//user entered a numeric value so we start our search
            int lowNum = 0;
            //get the high number in the array
            int highNum = sizeNum - 1;

            //loop while the low number is less or equal to the high number
            while (lowNum <= highNum)
            {
                //get the middle point in the array
                int midNum = (lowNum + highNum) / 2;

                //now start checking the values
                if (searchNum < numArray[midNum])
                {
                    //search value is lower than this index of our array
                    //so set the high number equal to the middle number
                    //minus 1
                    highNum = midNum - 1;
                }
                else if (searchNum > numArray[midNum])
                {
                    //search value is higher than this index of our array
                    //so set the low number to the middle number + 1
                    lowNum = midNum + 1;
                }
                else if (searchNum == numArray[midNum])
                {
                    //we found a match! let the user know the
                    //location of the match
                    Console.WriteLine("-----------------");
                    Console.WriteLine("Search successful");
                    Console.WriteLine("-----------------");
                    Console.WriteLine("Value {0} found at location {1}\n", searchNum, midNum + 1);
                    return;
                }
            }
            //no match found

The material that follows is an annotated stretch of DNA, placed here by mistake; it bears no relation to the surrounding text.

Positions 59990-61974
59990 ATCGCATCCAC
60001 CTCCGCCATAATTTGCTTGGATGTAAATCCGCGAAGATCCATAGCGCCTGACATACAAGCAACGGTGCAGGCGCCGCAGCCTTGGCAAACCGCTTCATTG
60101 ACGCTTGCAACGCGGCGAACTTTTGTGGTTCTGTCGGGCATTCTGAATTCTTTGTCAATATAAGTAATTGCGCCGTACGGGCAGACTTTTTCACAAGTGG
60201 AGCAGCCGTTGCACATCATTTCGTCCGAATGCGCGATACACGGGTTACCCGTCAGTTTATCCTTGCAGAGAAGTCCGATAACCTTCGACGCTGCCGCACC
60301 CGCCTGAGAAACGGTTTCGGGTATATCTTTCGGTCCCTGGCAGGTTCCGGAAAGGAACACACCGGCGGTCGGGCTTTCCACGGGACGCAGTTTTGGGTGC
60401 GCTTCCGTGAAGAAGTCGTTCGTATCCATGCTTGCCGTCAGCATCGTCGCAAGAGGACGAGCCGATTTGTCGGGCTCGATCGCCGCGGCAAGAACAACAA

Console.WriteLine("Value {0} was not found \n", searchNum);
        }
        else
        {
            //user entered a non-numeric search value
            Console.WriteLine("Search value must be numeric!");
        }
    }
    else
    {
        //user didnt enter a numeric value
        Console.WriteLine("You must enter a numeric value!");
    }
}




As far as search algorithms those are the 2 most common, so we will not go further into search algorithms. We will now switch our focus to sorting an array.


Sorting An Array

When it comes to sorting an array, or any kind of list really, there are many different sorting algorithms. In this tutorial we will look at 3
  • Selection Sort
  • Bubble Sort
  • Insertion Sort
Selection Sort

A Selection Sort works by selecting the smallest unsorted item remaining in the list, and then swapping it with the item in the next position to be filled. A selection sort is a fast and easy sorting algorithm to implement, but isn't really efficient when it comes to sorting a large list. So lets look at how we would perform a selection fort on an integer array:


/// <summary>
/// method to perform a selection sort on an array
/// </summary>
public static void SelectionSort()
{
    //variable to hold the array size
    int[] arrayNum = new int[100];
    int minNum;
    bool isNum = false;
    int sizeNum;
    //ask the user for the size of the array
    Console.WriteLine("Number of elements in the array ?");
    //read in the value
    string sizeString = Console.ReadLine();
    isNum = Int32.TryParse(sizeString, out sizeNum);
    //now check for a numeric value
    if (isNum)
    {
        //ask the user for the array values
        Console.WriteLine("-----------------------");
        Console.WriteLine("Enter array values (numeric).");
        Console.WriteLine("-----------------------");
        //now we loop to the size of the array
        for (int i = 0; i < sizeNum; i++)
        {
            //temp value for the loop
            int temp;
            //read in the users value
            string arrayValue = Console.ReadLine();
            //use TryParse to convert to number
            isNum = Int32.TryParse(arrayValue, out temp);
            //now make sure it's numeric
            if (isNum)
            {
                arrayNum[i] = temp;
            }
            else
            {
                Console.WriteLine("Array values must be numeric!");
                break;
            }
        }

        //start a 2nd loop for the size of the array